Review: X-Men: Days of Future Past

17:00, May 23 2014
X Men
IMPRESSIVE: The only thing letting X-Men: Days of Future Past down is the success of the previous film in the series.


Directed by Bryan Singer


X Men:First Class (2011) was easily one of the very best examples of the superhero genre yet made.

As a film for the fans who know and love the comic book characters, as a wickedly clever updating of some of the much re-written origin mythology that crops up anew with every changing of the guard at the publishers, and as a stonkingly good mega-budget action extravaganza for those of us who just like to see these things done well, First Class was everything the title promised. 

The film introduced a couple of seriously good actors - in Michael Fassbender and James McAvoy - to the series, and then justified their inclusion by actually giving them some genuine emotional heavy-lifting to test their talents.


Most commentators (and I've been guilty of this myself) make the mistake of thinking that the actors in special effects driven blockbusters aren't really doing much in the way of performing, and that it's the technicians and designers who are keeping the film's heart beating. But I've come to realise, via a long conversation with a mate who spent three years buried under latex as one of Peter Jackson's dwarves, that maybe the opposite is true. He says that any actor who can hold your attention and communicate their motives when they are in the midst of a maelstrom of CGI is doing brilliant work.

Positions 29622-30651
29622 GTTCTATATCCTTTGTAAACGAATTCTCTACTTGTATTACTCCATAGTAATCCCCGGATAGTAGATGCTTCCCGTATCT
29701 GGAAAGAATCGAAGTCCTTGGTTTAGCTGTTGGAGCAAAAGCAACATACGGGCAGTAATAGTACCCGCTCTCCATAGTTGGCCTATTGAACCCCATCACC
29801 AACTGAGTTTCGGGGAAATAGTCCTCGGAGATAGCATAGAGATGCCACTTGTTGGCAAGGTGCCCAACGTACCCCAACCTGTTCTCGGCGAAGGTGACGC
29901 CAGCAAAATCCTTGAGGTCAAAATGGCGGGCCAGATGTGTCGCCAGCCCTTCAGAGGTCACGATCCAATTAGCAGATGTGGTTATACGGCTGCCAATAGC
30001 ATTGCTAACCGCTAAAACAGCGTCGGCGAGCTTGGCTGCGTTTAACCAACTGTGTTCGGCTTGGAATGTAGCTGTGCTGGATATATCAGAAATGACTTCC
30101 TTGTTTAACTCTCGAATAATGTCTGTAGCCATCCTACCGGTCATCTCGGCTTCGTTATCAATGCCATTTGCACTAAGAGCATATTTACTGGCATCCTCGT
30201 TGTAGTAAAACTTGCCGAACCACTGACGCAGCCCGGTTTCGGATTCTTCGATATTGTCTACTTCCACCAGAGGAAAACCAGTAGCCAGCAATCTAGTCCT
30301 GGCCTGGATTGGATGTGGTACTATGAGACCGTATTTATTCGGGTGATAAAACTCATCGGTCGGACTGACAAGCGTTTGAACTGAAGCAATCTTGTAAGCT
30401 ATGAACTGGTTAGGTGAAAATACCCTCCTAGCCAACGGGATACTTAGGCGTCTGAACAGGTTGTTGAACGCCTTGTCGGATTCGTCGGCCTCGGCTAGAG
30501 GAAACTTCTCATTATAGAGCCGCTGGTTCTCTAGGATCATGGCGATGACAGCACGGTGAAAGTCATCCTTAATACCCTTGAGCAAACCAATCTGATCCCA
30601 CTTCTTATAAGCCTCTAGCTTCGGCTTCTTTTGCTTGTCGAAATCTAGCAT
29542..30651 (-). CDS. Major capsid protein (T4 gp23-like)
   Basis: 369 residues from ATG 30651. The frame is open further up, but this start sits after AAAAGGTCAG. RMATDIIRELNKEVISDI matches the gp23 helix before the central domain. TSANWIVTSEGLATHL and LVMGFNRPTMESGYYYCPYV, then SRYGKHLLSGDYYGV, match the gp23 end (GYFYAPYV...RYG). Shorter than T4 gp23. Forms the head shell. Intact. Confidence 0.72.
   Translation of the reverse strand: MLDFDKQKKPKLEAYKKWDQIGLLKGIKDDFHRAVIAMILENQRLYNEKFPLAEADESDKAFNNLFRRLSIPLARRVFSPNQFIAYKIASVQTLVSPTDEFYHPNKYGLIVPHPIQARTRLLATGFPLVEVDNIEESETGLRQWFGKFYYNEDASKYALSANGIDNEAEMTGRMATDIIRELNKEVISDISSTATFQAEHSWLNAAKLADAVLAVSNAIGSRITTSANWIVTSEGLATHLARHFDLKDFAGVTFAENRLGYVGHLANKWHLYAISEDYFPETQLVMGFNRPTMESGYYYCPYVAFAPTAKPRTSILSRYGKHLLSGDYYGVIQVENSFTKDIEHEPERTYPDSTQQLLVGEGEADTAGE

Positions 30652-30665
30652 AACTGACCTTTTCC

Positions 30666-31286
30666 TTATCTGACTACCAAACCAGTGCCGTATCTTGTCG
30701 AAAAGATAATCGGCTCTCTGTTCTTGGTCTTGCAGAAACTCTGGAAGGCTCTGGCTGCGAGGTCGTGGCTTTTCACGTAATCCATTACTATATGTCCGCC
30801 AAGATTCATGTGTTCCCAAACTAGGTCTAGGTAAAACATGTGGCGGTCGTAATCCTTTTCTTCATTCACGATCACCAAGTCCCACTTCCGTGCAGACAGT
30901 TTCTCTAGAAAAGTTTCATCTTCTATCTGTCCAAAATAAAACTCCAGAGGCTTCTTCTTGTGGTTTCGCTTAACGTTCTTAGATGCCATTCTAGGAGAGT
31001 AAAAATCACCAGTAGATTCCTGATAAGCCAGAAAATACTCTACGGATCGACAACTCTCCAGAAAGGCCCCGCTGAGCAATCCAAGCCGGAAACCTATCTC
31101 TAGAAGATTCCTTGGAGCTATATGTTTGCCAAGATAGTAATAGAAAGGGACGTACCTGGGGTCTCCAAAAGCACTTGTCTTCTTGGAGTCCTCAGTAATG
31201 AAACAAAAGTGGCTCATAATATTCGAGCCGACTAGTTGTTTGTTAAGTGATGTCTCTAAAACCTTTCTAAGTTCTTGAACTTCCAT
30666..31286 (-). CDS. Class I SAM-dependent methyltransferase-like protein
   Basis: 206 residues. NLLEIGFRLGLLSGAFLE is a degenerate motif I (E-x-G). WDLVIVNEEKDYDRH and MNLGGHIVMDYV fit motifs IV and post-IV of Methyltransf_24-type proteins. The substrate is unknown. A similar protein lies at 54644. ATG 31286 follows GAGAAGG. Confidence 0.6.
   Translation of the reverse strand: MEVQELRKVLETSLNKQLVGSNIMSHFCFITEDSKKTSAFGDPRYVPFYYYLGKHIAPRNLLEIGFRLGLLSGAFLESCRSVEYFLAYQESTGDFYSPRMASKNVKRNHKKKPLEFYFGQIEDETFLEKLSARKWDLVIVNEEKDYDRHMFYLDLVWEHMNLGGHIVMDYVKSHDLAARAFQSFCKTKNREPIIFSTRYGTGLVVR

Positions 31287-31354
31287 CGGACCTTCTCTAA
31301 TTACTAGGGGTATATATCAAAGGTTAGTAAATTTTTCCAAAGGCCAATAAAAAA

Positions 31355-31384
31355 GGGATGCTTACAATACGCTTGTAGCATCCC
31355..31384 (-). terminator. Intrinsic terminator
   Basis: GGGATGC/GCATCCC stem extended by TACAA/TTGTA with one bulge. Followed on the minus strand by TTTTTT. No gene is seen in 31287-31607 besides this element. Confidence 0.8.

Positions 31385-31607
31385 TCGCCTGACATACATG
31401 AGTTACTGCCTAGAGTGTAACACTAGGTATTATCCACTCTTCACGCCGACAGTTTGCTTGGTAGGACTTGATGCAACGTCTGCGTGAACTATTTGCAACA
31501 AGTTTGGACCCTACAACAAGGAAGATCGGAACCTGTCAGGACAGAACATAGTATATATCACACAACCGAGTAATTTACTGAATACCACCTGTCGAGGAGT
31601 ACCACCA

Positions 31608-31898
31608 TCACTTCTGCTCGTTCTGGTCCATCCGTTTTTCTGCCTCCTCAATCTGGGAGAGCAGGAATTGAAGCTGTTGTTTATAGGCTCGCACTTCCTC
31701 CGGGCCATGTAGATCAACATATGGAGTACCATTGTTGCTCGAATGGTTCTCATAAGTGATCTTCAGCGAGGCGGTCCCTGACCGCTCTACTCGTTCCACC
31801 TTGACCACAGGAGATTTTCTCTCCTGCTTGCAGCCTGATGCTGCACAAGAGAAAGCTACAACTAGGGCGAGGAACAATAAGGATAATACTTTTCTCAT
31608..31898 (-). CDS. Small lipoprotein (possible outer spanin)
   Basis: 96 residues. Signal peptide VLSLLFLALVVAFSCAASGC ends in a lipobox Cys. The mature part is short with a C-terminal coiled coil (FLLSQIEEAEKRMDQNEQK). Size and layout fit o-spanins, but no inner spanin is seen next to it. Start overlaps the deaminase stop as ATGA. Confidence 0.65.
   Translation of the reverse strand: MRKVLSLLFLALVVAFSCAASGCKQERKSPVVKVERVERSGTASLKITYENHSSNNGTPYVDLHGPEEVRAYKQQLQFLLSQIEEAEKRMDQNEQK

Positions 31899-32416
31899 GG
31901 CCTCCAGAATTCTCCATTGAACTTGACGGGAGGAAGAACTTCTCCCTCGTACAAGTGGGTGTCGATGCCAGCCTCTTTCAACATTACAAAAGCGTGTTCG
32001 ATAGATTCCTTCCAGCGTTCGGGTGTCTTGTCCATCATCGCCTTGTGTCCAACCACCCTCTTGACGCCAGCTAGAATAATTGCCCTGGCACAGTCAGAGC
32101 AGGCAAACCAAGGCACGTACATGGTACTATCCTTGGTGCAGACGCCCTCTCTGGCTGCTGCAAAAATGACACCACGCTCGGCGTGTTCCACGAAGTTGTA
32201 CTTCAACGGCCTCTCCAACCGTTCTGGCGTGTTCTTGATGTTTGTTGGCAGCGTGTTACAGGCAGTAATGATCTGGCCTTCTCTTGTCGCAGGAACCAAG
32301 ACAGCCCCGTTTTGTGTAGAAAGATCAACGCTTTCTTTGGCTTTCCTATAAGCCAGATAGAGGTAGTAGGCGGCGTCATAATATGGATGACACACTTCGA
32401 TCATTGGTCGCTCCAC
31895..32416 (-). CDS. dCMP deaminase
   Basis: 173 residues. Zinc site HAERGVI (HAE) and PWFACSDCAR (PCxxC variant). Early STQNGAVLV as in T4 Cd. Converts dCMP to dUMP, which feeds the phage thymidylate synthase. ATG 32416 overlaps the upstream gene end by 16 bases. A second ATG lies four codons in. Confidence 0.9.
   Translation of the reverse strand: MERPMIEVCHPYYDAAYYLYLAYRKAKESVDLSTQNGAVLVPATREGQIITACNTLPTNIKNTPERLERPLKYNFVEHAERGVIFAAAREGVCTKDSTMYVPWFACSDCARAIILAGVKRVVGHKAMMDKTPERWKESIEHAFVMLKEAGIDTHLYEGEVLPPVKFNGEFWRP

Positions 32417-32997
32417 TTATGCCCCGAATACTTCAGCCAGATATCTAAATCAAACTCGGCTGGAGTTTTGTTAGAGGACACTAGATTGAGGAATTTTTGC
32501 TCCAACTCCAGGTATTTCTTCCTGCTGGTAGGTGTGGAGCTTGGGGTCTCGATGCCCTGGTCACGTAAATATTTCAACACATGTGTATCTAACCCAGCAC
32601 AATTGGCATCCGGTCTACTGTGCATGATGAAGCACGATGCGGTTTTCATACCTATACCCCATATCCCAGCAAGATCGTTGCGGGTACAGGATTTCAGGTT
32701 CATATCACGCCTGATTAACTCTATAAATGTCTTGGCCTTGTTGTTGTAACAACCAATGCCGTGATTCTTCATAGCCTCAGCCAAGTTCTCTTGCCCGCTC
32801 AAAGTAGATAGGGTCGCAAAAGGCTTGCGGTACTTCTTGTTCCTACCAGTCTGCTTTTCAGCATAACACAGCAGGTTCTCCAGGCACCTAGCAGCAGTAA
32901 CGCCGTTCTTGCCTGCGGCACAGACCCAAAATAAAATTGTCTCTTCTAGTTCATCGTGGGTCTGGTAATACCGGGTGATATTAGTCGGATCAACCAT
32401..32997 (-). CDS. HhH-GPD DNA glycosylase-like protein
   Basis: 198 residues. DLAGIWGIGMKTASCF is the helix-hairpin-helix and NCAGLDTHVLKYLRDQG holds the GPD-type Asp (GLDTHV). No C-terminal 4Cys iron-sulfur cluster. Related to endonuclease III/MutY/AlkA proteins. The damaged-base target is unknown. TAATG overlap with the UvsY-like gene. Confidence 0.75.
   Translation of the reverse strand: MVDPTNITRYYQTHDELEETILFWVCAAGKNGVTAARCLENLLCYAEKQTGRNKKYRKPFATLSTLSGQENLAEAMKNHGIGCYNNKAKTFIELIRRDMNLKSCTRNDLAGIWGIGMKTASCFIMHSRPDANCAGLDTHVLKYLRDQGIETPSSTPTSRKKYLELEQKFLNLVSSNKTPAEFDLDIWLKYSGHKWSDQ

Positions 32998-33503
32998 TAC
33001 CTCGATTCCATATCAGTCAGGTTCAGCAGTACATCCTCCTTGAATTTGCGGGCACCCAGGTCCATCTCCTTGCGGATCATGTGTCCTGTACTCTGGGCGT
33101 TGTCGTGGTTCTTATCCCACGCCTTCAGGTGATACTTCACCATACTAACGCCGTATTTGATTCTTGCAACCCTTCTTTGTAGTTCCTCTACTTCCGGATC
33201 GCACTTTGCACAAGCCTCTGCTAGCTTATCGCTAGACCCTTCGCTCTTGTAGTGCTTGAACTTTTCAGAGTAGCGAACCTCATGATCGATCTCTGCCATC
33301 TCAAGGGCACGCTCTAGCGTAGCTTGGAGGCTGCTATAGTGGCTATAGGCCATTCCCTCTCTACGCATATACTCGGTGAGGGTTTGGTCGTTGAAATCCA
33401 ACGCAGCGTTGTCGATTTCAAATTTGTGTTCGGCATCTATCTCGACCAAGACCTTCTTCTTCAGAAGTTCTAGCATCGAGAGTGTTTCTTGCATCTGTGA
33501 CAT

That conversation gave me a new appreciation of what Martin Freeman is achieving in The Hobbit trilogy, and it also made me appreciate just why it is that these massive films actually need the charisma of Fassbender, McAvoy, Ian McKellen, Jennifer Lawrence, Ellen Page, Peter Dinklage, Anna Paquin and Hugh Jackman: They might look the part, but a lesser actor would just get lost in the confusion.

X-Men: Days of Future Past picks up the action several decades in the future, where a disparate group of mutant survivors are fighting a guerilla action against ferocious hunter-killer robots. A plan is hatched to send Wolverine - or at least, his consciousness - back to 1973, to prevent the actions that led to the robots ever being made.

The script negotiates both timelines in a satisfactory manner, and so manages to function as a sequel to both X-Men: First Class, and the X-Men trilogy (2000- 2006) that preceded it. It is at times a ravishingly clever piece of writing, which I'd probably have to rewatch all of the previous movies to fully appreciate. And even then it would be worth my while to have another look at Gavin Hood's much compromised Origins: Wolverine, just to appreciate how neatly the end of this film nestles into the beginnings of that one. 

So, there is pretty smart plotting, engaging performances, a few flashes of genuine humour, and some terrifically impressive special effects. A sequence in a commercial kitchen, featuring the superfast Quicksilver, set to that appalling 1973 Jim Croce dirge Time in a Bottle, is just about my favourite scene from any film of the year so far.

The only thing that lets Days of Future Past down is the comparison to the jaw-dropping ambition of First Class

Where that film co-opted the Warsaw Ghetto and the Cuban Missile Crisis, Days of Future Past rather lamely makes do with some over-familiar revisioning of the Vietnam War and a couple of queasy references to the Kennedy assassination.

Add to that an opening sequence that is too-obviously animated, a few problematic lapses in logic, and a scene in the final reel that darn near goes the full Bobby Ewing, and X-Men:Days of Future Past eventually succumbs to a dose of the part-two-'flu. 

This film is the bridge from a wonderful set up to a still-in-the-future conclusion. It does what it does very well, but there is better behind it, and probably even better to come.

The Dominion Post